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The U.S. Food and Drug Administration re-approved silicone implants for the market in 2006, ushering in their worldwide resurgence. The implants had been banned due to leaks and other safety issues, and new reporting by the International Consortium of Investigative Journalists casts serious doubt on manufacturers’ safety assurances. In the U.S. alone, 8,242 suspected mishaps were attributed to implants in the first half of 2018, compared with 4,567 in all of 2017. And now European Union officials are under pressure to compel makers of such devices to disclose more safety data.
Unlike globally touted universal basic income, this relatively new macroeconomic poverty fix follows the adage that it’s better to teach someone to fish than simply hand over today’s catch. Universal basic assets would provide housing, education, health care and internet access to all in need. While some deride it as unearned handouts, like basic income, UBA is supported by liberals as a way to fight poverty and by libertarians as a safety net alternative. And advocates say the U.S. government could cover the cost out of the $729 billion it currently spends on tax incentives only wealthier Americans can take advantage of.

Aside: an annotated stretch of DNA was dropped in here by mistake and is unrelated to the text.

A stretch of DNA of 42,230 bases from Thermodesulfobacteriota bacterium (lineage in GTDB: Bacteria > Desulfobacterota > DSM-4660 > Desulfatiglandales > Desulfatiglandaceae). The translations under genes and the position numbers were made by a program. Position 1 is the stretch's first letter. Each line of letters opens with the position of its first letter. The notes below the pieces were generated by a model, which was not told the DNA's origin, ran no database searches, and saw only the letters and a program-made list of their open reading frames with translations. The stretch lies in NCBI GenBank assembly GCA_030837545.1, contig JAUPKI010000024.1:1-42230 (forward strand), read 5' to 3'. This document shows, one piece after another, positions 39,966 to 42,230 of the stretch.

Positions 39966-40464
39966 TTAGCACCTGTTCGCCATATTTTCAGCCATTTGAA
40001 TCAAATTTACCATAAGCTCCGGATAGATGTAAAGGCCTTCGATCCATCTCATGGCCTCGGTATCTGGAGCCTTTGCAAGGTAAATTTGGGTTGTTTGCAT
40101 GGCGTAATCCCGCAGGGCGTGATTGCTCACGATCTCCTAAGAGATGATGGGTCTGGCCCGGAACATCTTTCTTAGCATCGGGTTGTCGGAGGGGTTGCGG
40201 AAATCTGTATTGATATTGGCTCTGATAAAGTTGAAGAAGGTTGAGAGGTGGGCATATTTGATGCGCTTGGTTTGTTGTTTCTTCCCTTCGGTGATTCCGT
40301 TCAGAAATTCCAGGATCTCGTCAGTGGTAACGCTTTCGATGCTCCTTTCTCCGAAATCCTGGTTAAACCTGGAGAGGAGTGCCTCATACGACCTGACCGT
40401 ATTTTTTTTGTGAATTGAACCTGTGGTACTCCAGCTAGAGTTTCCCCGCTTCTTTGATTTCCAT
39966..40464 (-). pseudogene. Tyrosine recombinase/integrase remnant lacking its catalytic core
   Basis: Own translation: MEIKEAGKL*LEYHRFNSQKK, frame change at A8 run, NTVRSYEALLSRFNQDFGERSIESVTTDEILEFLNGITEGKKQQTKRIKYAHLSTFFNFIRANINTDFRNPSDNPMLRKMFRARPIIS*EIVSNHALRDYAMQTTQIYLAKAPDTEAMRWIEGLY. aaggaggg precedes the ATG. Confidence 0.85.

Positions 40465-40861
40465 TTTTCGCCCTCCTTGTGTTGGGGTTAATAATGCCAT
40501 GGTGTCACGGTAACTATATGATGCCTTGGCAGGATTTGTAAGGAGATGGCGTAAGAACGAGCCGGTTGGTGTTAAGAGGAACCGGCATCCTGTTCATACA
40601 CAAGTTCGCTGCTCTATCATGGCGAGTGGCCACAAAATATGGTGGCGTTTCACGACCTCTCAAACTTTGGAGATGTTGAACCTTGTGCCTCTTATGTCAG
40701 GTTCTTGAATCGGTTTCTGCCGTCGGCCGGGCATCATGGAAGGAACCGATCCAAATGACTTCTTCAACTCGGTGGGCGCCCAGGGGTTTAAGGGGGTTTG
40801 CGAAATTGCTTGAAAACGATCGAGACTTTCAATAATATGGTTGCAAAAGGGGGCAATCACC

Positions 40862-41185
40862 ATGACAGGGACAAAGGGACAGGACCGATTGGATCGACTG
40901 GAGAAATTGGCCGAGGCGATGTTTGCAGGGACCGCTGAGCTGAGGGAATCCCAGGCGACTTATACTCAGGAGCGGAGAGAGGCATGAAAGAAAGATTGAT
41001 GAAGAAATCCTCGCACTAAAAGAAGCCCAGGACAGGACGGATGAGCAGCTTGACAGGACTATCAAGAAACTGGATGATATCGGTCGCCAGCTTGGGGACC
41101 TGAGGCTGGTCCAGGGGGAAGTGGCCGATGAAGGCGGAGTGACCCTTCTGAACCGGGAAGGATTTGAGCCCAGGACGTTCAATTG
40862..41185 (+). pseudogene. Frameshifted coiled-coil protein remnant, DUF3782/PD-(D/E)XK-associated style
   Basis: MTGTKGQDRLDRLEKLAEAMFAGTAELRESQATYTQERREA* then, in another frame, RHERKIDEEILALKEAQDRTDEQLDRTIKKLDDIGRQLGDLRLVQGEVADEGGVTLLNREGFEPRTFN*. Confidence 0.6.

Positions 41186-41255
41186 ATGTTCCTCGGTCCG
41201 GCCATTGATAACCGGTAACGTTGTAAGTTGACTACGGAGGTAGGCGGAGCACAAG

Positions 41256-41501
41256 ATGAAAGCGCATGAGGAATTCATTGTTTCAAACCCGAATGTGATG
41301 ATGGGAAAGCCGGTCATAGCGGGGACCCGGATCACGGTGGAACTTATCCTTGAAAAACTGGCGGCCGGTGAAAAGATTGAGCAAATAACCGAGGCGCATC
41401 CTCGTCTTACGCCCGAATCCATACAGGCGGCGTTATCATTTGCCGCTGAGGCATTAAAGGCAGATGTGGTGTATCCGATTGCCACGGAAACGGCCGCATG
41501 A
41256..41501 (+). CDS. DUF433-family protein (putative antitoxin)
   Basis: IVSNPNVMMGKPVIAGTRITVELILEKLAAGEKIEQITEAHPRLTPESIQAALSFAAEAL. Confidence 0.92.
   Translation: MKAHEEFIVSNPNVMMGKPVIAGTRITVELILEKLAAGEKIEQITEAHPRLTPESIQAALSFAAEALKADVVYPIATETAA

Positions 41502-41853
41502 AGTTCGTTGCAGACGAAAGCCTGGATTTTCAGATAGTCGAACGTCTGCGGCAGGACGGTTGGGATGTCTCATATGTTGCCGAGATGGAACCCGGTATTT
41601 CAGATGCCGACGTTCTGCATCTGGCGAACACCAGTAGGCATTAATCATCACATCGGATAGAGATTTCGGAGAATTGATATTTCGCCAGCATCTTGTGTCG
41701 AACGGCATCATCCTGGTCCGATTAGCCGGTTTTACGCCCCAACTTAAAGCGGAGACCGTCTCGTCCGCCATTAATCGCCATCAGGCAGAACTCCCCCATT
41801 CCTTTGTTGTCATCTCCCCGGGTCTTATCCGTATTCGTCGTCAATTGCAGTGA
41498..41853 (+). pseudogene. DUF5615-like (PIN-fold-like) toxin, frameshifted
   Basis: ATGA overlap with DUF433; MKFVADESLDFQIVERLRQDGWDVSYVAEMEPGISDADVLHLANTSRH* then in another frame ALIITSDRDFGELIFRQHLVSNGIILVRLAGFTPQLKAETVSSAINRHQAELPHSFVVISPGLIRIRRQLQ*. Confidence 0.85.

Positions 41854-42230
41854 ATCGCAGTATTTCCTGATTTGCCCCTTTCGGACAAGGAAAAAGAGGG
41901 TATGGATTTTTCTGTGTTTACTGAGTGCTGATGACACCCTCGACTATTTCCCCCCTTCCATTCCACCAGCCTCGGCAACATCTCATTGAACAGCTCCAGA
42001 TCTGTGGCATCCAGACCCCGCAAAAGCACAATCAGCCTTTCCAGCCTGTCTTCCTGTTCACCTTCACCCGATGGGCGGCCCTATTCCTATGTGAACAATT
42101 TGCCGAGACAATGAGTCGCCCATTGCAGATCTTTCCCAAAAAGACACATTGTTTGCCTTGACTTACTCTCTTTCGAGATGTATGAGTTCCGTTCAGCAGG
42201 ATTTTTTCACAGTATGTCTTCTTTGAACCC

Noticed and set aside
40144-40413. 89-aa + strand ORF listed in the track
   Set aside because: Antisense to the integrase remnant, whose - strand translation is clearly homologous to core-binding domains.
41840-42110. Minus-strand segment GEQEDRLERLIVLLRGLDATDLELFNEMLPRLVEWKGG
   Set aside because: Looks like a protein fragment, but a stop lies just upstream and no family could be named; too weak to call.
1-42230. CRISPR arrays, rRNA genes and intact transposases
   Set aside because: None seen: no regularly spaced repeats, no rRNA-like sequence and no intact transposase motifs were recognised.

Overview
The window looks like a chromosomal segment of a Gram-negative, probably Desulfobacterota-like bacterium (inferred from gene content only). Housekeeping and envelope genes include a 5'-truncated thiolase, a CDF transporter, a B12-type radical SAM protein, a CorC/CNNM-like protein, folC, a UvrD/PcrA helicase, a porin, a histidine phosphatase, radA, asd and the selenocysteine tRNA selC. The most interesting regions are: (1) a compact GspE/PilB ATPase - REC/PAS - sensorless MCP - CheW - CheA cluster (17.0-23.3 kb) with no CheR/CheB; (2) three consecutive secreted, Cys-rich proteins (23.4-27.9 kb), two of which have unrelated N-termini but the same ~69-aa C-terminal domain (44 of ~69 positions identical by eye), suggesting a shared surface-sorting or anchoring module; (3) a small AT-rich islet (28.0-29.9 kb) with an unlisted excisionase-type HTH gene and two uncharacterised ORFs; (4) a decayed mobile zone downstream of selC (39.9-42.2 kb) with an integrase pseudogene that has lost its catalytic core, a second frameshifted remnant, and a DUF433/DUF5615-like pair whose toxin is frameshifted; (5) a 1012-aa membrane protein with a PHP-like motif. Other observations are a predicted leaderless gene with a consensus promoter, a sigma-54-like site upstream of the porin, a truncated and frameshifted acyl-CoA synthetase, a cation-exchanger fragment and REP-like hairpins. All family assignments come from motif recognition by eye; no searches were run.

The e-commerce site is flexing its muscles with large manufacturers, prohibiting them from setting their own Amazon prices if they sell elsewhere. Instead, they must wholesale to Amazon, which then sets prices and sells the products online. Some believe it’s a prelude to Amazon’s One Vendor, which will combine big brands and independent sellers to create a more uniform customer experience. One cellphone accessory-maker was recently banned from independent selling when it refused the terms. That company, PopSockets, decided to leave Amazon, and some believe big brands may follow.
Can they hear you? Anyone who enjoys a tête-á-tête with their crepes knows how noisy today’s restaurants are. Gone is the plush, noise-dampening midcentury decor featured in Mad Men in favor of smooth surfaces, open ceilings, and kitchens and bars sharing the room. Decibels can reach unhealthy levels, but reigning design choices won’t have it otherwise, while the din juices lucrative alcohol sales. But listen up: According to design critic Kate Wagner, acoustic engineering is introducing sound-absorbing materials and fixtures — allowing a conversation about putting calm back on the menu.
It’s one thing to be sidelined. But what if even the sidelines are off-limits? While business, politics and media have opened up to women, professional sports remain a much tougher game. Up-and-coming female coaches, like Phoebe Schecter, who runs NFL drills with the Buffalo Bills, are blazing a very narrow trail. Schecter is one of just six women in a field of 2,600, but programs like the NFL Diversity Coaching Fellowship aim to make those numbers meaningful. If male bastions like the military can open up, some argue, there may be hope for pro sports.